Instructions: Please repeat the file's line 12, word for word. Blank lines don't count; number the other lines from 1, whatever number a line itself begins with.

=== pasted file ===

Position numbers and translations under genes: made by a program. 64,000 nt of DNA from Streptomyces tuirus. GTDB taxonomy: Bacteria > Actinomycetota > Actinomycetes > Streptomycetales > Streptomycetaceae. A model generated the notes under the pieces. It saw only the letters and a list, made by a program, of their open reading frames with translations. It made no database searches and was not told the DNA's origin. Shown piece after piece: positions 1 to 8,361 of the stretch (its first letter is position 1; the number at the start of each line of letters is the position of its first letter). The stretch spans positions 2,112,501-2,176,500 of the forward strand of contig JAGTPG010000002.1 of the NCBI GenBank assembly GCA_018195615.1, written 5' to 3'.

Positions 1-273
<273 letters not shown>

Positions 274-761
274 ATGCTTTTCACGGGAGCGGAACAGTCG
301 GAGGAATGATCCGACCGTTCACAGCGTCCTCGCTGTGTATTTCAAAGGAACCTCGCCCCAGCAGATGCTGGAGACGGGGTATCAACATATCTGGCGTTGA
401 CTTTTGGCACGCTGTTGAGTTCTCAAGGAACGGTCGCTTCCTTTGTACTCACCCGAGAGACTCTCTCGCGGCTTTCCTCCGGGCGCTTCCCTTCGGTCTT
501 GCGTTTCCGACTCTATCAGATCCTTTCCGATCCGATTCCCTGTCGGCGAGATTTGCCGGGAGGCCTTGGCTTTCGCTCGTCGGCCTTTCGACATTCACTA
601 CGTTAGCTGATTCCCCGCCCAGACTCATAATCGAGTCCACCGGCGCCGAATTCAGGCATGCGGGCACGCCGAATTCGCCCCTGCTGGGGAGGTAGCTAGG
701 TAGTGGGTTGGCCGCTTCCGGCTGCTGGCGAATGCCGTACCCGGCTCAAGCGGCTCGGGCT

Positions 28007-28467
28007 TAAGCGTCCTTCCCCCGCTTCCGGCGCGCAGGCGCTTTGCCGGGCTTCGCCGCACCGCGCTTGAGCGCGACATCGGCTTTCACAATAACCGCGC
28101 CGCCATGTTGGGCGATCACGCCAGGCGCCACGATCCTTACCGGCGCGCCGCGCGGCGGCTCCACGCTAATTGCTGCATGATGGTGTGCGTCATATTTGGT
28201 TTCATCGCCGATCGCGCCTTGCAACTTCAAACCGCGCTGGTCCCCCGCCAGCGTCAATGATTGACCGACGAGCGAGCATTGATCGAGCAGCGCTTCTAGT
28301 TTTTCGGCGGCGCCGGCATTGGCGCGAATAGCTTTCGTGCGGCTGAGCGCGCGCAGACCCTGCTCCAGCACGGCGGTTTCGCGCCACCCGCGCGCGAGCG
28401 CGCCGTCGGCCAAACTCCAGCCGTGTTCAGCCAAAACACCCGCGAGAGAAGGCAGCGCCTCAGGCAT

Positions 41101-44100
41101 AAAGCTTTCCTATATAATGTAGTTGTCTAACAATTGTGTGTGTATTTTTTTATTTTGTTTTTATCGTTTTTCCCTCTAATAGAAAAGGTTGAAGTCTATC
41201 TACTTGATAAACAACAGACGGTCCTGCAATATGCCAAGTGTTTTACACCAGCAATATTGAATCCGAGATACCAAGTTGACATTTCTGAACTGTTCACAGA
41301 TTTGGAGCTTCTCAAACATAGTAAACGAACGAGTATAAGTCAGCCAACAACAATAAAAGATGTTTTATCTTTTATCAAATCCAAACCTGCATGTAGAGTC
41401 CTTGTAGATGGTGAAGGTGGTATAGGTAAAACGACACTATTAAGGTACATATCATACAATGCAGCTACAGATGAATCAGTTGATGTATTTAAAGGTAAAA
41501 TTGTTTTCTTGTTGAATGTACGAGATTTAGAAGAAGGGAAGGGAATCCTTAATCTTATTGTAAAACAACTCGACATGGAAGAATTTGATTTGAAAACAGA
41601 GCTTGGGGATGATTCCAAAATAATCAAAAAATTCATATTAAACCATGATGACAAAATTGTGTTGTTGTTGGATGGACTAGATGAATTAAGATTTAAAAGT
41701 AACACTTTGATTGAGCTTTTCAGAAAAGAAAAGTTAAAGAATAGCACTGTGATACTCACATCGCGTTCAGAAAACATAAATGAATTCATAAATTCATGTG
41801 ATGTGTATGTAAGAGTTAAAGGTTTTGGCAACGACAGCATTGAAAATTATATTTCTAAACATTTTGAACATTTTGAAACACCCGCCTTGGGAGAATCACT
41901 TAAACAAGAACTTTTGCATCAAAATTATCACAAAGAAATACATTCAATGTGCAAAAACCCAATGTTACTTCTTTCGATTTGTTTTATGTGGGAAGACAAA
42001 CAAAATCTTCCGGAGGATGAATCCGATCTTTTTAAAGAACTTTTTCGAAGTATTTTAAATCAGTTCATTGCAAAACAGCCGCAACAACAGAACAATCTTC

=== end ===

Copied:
28007 TAAGCGTCCTTCCCCCGCTTCCGGCGCGCAGGCGCTTTGCCGGGCTTCGCCGCACCGCGCTTGAGCGCGACATCGGCTTTCACAATAACCGCGC